To skirt accountability for air pollution, ExxonMobil makes bid to undo decades of constitutional law

In a bid to avoid accountability for its air pollution and many violations of the Clean Air Act, ExxonMobil is attempting to alter decades of constitutional precedent.

NEW ORLEANS—This summer, ExxonMobil moved into a new phase of its attempt to avoid responsibility for over 15,000 days of violation of the Clean Air Act. After two previous trips to the federal Fifth Circuit Court of Appeals and the imposition in March of the largest penalty levied in a Clean Air Act citizen suit, the petrochemical giant has now filed yet another legal brief in the Fifth Circuit, this time arguing that the court should throw some thirty years of constitutional law out the window.

Despite the district judge’s finding that the violations addressed in the NELC lawsuit had unlawfully released more than 10 million pounds of harmful chemicals into the surrounding air, the company argues that the U.S. Constitution bars neighboring citizens from enforcing the law unless they can prove specific harm from a specific violation. In other words, since a facility like Exxon’s is continually pumping pollutants into the air as part of its lawful operations, prospective citizen suit plaintiffs would need to distinguish the unlawful portion of pollution from the lawful—a tall order unless they devoted their lives to mastering and deploying air monitoring technologies. 

As interpreted by the Supreme Court, the Constitution requires that a person bringing a lawsuit to stop some activity—such as unlawful pollution—show that he or she is “among those injured” by the activity. This helps ensure that the federal courts are limited to their constitutional role of hearing actual “cases or controversies,” rather than serving as a forum for debating the wisdom of congressional policy. Without a doubt, those who live near a polluting facility are bothered by the pollution and are among the injured. Thus, for the past thirty years, the federal courts have held that the constitutional requirement for a citizen enforcement suit can be satisfied by demonstrating harm that is associated with the type of pollutants being illegally discharged by the violator.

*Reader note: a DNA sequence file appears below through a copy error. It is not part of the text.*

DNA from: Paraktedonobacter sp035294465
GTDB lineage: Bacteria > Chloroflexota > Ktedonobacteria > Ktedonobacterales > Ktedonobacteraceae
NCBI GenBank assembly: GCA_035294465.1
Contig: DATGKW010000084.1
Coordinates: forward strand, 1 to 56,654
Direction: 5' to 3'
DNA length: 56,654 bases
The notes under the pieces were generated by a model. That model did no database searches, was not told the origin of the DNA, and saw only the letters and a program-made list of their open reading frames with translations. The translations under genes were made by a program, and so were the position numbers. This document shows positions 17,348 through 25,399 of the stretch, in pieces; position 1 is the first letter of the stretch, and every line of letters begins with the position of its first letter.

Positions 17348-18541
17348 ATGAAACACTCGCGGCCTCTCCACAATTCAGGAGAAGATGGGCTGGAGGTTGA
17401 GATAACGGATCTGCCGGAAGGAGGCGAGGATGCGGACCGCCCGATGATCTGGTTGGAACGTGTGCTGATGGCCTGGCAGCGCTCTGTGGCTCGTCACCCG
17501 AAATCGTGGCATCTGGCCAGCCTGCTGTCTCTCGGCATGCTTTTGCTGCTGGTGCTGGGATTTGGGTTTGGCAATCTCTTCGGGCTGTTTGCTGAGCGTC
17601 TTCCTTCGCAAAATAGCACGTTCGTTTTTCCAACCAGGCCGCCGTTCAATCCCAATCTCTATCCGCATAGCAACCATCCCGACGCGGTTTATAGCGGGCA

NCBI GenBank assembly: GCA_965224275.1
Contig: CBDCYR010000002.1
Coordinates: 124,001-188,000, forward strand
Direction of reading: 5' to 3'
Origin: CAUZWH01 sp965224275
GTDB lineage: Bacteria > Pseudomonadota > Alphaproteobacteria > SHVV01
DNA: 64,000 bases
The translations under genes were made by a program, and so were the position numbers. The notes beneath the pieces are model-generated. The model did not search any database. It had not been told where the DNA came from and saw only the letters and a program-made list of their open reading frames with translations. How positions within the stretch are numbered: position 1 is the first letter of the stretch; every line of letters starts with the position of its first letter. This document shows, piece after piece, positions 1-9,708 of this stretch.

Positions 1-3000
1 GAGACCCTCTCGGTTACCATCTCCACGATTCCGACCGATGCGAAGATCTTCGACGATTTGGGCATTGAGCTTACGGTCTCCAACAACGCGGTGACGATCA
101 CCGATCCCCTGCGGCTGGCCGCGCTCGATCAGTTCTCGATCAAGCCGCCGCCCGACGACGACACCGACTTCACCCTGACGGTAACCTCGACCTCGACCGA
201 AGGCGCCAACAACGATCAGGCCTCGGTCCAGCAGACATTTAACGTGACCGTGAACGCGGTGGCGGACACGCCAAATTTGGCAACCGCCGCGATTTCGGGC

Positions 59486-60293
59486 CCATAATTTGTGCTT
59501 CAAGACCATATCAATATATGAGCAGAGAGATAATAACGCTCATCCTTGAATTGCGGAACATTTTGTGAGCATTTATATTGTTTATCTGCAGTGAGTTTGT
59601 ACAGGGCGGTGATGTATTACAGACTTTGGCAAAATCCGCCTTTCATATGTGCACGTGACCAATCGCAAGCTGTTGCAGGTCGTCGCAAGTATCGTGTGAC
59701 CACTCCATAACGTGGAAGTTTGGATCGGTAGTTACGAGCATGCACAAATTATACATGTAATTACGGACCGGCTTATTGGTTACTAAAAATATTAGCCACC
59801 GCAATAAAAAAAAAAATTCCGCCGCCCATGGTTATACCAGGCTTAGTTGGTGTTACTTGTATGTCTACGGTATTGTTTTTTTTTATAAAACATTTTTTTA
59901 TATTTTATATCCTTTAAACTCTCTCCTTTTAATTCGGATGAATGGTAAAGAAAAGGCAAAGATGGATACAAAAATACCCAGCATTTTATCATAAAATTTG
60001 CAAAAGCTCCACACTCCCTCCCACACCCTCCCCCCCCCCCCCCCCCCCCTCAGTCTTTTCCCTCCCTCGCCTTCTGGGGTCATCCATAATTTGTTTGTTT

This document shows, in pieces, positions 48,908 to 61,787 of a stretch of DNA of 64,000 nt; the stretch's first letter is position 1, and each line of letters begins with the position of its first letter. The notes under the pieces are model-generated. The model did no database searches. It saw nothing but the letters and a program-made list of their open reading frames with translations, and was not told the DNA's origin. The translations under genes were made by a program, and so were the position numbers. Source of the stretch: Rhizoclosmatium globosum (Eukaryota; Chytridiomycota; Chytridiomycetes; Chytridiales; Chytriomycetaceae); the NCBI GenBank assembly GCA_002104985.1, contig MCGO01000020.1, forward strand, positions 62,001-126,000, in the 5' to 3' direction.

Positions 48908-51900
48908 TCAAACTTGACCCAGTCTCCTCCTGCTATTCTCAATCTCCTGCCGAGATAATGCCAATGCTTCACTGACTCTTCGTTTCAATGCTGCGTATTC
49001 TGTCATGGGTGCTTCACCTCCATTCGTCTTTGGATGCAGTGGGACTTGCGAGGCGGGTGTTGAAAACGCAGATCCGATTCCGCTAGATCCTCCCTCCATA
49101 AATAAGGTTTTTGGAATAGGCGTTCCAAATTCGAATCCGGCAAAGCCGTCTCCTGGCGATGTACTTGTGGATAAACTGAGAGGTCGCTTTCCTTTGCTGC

Now, Exxon is asking the Fifth Circuit to jettison this commonsense standard and replace it with a cumbersome violation-by-violation analysis that would require the injured citizen to become the equivalent of an environmental engineer and public health expert. Though Exxon claims to make this argument in service of the Constitution, its clear effect would be to to insulate the company from citizen suits—and from accountability.

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NELC’s case against New Hampshire landfill heads for trial

A federal judge has set the stage for a trial over Casella Waste Management’s pollution of New Hampshire’s Ammonoosuc River.

CONCORD, N.H.—On Aug. 11, after six months of briefings and a two-hour oral argument, U.S. District Court Judge Paul Barbadoro issued a written opinion setting the stage for a trial to determine whether the Clean Water Act’s (CWA) permitting requirements govern the discharge of landfill-related pollutants into New Hampshire’s Ammonoosuc River. 

NELC attorneys filed the long-running case in May 2018 on behalf of two non-profit environmental groups—the Toxics Action Center (now Community Action Works) and the Conservation Law Foundation—against North Country Environmental Services and its corporate parent, Casella Waste Systems. Together, the companies own and operate a large municipal waste landfill in Bethlehem, N.H., which began as an unlined landfill but is now underlain by a plastic liner.

The companies fought the case every step of the way. Initially, they asked the judge to dismiss the case entirely, arguing that the underground flow of pollutants from a landfill site is exempt from the CWA. Judge Barbadoro denied that motion, noting that NELC attorneys had presented evidence demonstrating that the underground pollutant flow actually enters the water via a small above-ground conveyance known as the Drainage Channel.

In 2019, the companies requested that the judge stay the case to await a ruling by the Supreme Court as to whether pollutant discharges that reach surface waters through groundwater can be subject to the CWA. In 2020, when the Supreme Court ruled in the affirmative, Judge Barbadoro reopened the case. Undeterred, the companies then argued that the Drainage Channel is a naturally occurring tributary of the Ammonoosuc and thus not a “point source” of pollutants according to the CWA. 

In December, the companies filed a motion for summary judgement asking the court to rule in their favor as a matter of law, eliminating the need for trial. NELC attorneys followed suit in February. After several rounds of written briefing, Judge Barbadoro heard oral arguments on May 15.

In August, the judge rejected the companies’ argument, writing that, “the water feeding the Channel is contaminated with … pollutants as a result of landfilling activities, and it, therefore, meets the definition of landfill wastewater.”